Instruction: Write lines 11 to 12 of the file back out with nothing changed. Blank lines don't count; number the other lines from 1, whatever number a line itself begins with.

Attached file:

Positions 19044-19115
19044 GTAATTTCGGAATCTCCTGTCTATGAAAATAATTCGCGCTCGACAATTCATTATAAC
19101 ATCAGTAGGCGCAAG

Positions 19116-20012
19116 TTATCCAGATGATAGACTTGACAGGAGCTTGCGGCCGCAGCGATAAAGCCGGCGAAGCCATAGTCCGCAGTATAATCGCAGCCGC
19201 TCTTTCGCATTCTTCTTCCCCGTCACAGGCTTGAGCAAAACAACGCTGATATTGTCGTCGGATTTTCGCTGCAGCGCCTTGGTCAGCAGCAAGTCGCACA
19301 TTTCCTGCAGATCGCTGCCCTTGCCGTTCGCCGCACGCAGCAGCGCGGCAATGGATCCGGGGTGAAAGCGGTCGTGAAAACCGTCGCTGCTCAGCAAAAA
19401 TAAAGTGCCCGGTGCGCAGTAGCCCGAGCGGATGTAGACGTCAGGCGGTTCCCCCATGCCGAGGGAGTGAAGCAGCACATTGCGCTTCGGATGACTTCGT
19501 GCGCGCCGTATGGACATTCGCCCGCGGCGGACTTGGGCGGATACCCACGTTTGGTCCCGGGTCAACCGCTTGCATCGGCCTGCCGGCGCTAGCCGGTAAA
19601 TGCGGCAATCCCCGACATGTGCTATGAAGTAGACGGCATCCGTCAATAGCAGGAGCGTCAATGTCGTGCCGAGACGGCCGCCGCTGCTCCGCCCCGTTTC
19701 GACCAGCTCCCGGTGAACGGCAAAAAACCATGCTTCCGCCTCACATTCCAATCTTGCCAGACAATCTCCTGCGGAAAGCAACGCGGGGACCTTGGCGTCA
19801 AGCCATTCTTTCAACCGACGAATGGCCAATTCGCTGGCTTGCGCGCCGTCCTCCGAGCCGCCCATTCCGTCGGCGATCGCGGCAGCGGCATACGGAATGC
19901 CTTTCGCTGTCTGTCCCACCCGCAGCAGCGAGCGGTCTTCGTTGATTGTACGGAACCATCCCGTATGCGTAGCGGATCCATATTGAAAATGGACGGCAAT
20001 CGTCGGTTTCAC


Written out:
19701 GACCAGCTCCCGGTGAACGGCAAAAAACCATGCTTCCGCCTCACATTCCAATCTTGCCAGACAATCTCCTGCGGAAAGCAACGCGGGGACCTTGGCGTCA
19801 AGCCATTCTTTCAACCGACGAATGGCCAATTCGCTGGCTTGCGCGCCGTCCTCCGAGCCGCCCATTCCGTCGGCGATCGCGGCAGCGGCATACGGAATGC